SXSW 2016: James Caan, Logan Miller, and Kasra Farahani Discuss The Waiting

One of the recent SXSW 2016 premieres that I particularly enjoyed was The Waiting (review), a moody and suspenseful dramatic thriller from up-and-coming director Kasra Farahani. Starring veteran actor James Caan (Misery, The Godfather) and young talent Logan Miller (Scouts Guide to the Zombie Apocalypse) and Keir Gilchrist (It Follows, Dark Summer), The Waiting follows the mysterious events that occur when two high school filmmakers decide to create the illusion of a haunting on an unsuspecting neighbor.

Following the film’s premiere, I was lucky enough to be a part of a roundtable discussion with Caan, Miller, and Farahani to chat about the project. I have highlighted the notable bits of our conversation below for you Dread Central readers out there who are interested in this fascinating, psychologically-fueled genre film.

james caan - SXSW 2016: James Caan, Logan Miller, and Kasra Farahani Discuss The Waiting

Miller on playing a sociopathic prankster and what drew him to the film…

Miller’s character in the film is notably manipulative and reckless, something that the actor reveled in a chance to play. “We were always getting into trouble, egging other people’s houses and TP’ing as kids. I mean, we didn’t do anything too terrible — we didn’t burn down anyone’s house or anything — but I love playing characters like this because it’s always fun to be [in] that sociopathic mind, a little bit. To try and manipulate others and be the enforcer is a huge treat. So that was a lot of fun, and Kasra took a chance with me.” He is quick to assure others that this is not a big part of his real-life personality however, quickly adding with a smile, “I am not a douchebag! I’m a lovable sweetheart, and when you guys get to know me, you’ll want to kiss me.”

Farahani on millennials and video technology…

The film incorporates a mix of traditional filming styles and assorted sources of found footage, including surveillance footage, which Farahani felt help establish the world and skills of the film’s millennial characters in an accurate way. “One thing I thought is that the boys are making a documentary with the combination of surveillance photography and DSLR photography,” he says. “That’s pretty typical on YouTube or Vimeo, where you see these increasingly well-made documentaries from young people who are interested in filmmaking… So we wanted to make their story this kind of crisp, almost too crisp and clean, DSLR look.”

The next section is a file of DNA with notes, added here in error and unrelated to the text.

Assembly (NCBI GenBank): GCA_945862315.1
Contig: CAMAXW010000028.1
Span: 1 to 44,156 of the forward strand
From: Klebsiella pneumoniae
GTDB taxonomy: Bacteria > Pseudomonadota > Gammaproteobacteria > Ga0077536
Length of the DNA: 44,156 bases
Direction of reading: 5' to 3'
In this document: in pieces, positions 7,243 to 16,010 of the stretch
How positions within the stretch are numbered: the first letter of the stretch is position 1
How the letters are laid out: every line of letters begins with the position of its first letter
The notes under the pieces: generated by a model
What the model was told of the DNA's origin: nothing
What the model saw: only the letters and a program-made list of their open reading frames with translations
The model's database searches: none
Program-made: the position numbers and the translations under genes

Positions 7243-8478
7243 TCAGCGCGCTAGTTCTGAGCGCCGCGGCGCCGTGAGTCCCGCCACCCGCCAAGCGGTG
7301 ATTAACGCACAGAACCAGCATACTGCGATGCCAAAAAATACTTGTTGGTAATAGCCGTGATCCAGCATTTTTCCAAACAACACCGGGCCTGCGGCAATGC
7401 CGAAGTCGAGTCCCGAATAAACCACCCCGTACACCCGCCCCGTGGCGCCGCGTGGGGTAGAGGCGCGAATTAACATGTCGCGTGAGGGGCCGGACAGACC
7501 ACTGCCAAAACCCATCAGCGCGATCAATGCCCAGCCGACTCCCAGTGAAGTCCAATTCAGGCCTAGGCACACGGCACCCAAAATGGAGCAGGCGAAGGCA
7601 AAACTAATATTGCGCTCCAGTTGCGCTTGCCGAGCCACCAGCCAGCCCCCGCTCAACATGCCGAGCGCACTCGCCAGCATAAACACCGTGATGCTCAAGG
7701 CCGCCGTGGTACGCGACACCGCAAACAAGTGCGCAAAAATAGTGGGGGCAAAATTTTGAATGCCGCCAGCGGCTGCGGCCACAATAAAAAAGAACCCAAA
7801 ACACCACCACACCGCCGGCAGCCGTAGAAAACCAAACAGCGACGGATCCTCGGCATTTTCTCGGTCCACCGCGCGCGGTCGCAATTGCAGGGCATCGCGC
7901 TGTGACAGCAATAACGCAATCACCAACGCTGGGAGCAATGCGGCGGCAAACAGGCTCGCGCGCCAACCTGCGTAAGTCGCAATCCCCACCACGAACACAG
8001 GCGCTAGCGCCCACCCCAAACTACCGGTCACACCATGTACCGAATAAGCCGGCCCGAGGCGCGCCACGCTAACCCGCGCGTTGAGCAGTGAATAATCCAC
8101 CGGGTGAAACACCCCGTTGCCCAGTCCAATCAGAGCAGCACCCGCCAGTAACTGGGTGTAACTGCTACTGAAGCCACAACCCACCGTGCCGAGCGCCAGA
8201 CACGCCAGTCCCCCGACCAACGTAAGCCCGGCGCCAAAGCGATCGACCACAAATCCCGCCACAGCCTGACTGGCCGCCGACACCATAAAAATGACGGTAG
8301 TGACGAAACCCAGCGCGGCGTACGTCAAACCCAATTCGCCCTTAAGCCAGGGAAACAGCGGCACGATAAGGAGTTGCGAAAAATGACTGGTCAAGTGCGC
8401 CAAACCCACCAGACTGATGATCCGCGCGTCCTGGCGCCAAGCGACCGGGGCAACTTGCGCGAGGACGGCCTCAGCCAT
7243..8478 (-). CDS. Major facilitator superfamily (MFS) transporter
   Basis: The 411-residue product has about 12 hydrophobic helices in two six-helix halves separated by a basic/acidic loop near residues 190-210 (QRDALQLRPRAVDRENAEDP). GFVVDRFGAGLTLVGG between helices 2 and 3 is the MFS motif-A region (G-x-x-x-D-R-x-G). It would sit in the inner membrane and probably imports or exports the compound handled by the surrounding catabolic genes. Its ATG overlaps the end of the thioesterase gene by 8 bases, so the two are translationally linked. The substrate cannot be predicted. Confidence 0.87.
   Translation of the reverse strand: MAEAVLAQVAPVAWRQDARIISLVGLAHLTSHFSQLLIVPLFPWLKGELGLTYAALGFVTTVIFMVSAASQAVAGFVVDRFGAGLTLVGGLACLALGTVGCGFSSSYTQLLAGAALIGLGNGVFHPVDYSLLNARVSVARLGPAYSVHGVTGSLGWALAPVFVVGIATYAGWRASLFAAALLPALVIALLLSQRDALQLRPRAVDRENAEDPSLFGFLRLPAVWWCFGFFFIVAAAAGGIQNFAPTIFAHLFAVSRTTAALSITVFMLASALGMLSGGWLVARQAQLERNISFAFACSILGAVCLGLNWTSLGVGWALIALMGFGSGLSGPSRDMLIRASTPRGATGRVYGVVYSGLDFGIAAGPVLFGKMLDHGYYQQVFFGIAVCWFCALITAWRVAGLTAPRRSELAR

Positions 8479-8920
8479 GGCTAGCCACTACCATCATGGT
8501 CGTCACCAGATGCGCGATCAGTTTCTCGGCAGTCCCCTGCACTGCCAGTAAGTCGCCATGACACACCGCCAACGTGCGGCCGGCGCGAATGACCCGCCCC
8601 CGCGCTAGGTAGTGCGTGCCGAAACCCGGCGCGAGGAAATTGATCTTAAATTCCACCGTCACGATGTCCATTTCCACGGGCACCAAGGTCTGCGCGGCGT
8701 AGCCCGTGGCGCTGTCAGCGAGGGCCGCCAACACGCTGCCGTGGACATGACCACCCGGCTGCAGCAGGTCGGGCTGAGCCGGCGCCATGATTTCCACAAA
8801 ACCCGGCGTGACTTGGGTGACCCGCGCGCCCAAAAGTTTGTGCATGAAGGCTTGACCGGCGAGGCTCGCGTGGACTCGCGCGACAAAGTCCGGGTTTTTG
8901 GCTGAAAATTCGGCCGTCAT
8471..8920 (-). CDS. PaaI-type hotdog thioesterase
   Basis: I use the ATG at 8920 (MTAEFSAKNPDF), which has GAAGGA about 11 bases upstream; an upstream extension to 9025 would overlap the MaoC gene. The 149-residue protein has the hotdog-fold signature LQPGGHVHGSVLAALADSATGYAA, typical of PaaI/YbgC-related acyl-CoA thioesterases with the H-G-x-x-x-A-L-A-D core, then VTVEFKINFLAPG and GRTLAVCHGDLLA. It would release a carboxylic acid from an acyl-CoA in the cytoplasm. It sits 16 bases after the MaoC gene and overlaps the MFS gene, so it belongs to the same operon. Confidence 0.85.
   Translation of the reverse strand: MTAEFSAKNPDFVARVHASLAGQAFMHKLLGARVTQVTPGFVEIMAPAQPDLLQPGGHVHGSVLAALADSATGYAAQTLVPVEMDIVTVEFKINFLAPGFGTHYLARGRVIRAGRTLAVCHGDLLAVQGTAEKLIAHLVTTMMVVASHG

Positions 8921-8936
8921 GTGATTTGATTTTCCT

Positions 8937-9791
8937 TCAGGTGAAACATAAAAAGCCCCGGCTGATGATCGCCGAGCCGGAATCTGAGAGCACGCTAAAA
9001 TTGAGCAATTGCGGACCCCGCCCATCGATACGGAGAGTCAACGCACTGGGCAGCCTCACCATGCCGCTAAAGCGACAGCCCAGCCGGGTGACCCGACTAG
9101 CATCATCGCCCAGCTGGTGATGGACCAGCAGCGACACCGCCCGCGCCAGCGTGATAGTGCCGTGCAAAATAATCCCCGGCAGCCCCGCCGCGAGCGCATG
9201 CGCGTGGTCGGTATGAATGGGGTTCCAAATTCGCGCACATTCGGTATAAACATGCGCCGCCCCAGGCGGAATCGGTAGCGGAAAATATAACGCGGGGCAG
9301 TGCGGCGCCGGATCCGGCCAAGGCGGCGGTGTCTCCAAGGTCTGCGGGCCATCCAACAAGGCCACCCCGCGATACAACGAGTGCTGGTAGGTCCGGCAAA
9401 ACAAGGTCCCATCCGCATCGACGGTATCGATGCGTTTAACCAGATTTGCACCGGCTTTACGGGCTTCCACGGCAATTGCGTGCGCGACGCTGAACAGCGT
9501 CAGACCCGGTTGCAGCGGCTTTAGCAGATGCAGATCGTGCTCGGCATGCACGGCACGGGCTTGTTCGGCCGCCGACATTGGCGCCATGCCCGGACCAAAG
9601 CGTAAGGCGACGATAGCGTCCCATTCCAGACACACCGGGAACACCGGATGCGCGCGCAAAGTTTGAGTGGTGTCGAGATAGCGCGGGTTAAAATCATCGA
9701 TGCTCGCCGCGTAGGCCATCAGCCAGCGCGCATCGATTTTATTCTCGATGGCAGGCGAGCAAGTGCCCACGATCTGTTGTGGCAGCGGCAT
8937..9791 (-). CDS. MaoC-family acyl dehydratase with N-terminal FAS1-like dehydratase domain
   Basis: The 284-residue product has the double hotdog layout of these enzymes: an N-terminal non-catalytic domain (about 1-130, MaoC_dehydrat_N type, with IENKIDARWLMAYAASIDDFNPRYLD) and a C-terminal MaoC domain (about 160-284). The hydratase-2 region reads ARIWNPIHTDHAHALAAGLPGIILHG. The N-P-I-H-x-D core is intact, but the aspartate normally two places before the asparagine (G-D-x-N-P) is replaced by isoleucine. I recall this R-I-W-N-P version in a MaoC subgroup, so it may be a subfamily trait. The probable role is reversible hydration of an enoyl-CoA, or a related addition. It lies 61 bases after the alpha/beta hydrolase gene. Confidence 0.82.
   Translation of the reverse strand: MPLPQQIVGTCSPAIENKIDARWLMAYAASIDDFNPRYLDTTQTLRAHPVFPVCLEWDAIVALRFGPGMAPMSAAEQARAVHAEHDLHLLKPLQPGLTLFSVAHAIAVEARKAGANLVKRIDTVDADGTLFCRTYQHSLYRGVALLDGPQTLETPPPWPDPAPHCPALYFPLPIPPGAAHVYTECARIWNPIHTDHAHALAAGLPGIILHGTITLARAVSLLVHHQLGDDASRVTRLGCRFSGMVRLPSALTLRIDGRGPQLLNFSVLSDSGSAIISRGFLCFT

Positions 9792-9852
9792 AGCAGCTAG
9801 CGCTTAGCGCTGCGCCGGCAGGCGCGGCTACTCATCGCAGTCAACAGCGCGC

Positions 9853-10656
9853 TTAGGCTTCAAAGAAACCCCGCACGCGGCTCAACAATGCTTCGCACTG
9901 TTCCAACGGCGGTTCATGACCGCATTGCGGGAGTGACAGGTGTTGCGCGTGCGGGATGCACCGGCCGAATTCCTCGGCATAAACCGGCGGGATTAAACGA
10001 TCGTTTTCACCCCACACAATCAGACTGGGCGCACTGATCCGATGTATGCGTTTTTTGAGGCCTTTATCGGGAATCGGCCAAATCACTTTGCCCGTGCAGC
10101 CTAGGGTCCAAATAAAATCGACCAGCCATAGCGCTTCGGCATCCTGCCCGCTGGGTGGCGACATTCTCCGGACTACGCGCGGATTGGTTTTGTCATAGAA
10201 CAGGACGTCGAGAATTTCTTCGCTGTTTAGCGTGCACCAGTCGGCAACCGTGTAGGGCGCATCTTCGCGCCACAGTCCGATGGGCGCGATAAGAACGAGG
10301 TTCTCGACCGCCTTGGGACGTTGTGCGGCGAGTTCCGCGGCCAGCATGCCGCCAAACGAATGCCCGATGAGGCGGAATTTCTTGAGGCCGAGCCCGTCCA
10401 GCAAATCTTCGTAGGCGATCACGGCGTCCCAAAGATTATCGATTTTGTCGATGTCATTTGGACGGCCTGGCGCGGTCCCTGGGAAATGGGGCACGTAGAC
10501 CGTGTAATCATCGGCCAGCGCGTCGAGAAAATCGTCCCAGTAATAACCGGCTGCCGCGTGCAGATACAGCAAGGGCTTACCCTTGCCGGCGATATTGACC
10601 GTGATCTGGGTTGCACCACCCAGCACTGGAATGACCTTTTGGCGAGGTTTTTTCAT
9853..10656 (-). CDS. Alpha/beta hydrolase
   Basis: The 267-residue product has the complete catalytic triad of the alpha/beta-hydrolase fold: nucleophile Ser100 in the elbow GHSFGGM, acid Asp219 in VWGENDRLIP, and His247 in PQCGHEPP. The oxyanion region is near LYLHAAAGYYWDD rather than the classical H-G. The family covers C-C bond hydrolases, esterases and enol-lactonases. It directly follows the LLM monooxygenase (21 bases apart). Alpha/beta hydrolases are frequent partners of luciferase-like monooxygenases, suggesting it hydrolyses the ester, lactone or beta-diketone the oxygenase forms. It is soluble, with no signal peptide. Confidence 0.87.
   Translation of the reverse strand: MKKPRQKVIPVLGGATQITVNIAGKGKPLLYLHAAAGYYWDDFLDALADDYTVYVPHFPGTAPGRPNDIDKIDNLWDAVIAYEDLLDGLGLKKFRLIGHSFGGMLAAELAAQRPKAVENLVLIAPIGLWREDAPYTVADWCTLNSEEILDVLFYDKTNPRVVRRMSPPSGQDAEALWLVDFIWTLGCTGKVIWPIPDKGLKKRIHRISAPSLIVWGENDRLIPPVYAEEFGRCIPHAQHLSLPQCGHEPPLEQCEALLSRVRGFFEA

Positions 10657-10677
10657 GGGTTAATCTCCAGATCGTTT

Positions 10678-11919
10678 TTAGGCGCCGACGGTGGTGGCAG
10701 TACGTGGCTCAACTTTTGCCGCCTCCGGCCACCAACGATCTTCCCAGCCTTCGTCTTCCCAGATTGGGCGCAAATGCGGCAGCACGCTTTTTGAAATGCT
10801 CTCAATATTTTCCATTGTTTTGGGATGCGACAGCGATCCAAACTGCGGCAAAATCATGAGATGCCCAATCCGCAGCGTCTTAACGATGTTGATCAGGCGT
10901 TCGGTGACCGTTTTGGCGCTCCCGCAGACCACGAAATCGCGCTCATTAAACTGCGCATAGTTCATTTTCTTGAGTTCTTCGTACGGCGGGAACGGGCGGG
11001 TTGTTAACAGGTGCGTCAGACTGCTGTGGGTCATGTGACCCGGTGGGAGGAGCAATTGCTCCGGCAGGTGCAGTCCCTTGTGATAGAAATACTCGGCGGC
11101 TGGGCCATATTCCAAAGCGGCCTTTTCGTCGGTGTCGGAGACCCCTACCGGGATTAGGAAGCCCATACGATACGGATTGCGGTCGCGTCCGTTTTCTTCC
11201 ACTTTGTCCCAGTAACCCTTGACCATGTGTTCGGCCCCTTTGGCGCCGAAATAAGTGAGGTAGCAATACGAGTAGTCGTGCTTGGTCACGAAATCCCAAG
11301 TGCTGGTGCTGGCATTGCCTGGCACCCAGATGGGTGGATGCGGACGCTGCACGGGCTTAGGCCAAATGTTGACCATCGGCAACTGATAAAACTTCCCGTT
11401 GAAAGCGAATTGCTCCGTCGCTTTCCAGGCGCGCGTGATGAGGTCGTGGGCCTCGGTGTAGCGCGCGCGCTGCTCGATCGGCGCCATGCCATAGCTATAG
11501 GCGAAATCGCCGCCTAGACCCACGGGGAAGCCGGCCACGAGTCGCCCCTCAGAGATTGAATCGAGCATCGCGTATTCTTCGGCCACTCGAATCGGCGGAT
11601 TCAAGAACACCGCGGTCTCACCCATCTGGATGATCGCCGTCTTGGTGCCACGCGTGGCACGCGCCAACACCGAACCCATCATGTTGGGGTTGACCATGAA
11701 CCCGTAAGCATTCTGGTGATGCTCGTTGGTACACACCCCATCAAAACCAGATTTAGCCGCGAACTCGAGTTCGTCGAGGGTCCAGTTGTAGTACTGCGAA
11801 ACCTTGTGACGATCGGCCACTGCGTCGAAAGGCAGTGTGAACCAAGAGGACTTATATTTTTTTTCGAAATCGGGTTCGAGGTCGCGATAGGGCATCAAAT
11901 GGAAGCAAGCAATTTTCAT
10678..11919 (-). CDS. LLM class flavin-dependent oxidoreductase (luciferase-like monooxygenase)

Farahani’s visual approach is certainly different from the typical shaky-cam, found footage genre efforts audiences are used to, and for very specific reasons. “I think so many tropes of the found footage film are silly, you know?” the director admits. “The cameras are always shaking and needlessly zooming, and in actuality kids, even quite young kids, are pretty sophisticated with this technology. They’re good at it. My nephews are seven years old and they’re already able to film things on my brother’s iPad. I think that by the time they get to a teenage level, they’re pretty adept.”

The cast on the use of isolation, silence, and dialogue in the film…

Caan shines as Grainey, especially given that his character spends most of the film in his home alone and with very limited dialogue. This method was not without its difficulties for the seasoned actor, however. “Well, in truth it’s a little more difficult because I was trained with listening, talking, and being available,” Caan states. “To do all of that by myself was a little difficult. I basically had to create my own dialogue within myself.” 

Miller expands upon this dichotomy between characters, stating, “There’s so much technical jargon that [Gilchrist and I] talk about and so we have this perspective that we know these kids automatically. But I feel like some of the greatest moments in cinema are the unspoken. To have Jimmy [Caan]’s silence combatting against us in the film gives a good steady flow… We are in two different worlds. We see these very tech-savvy and talkative, jargon-speaking kids. Then you’ve got the loneliness of Grainey…” 

Caan adds, “That’s what is interesting, though, because there was a balance of dialogue where it’s like, ‘Shut those fucking kids up already!’ [Laughs] So you go from having almost too much chatter with the kids and then not enough with me.”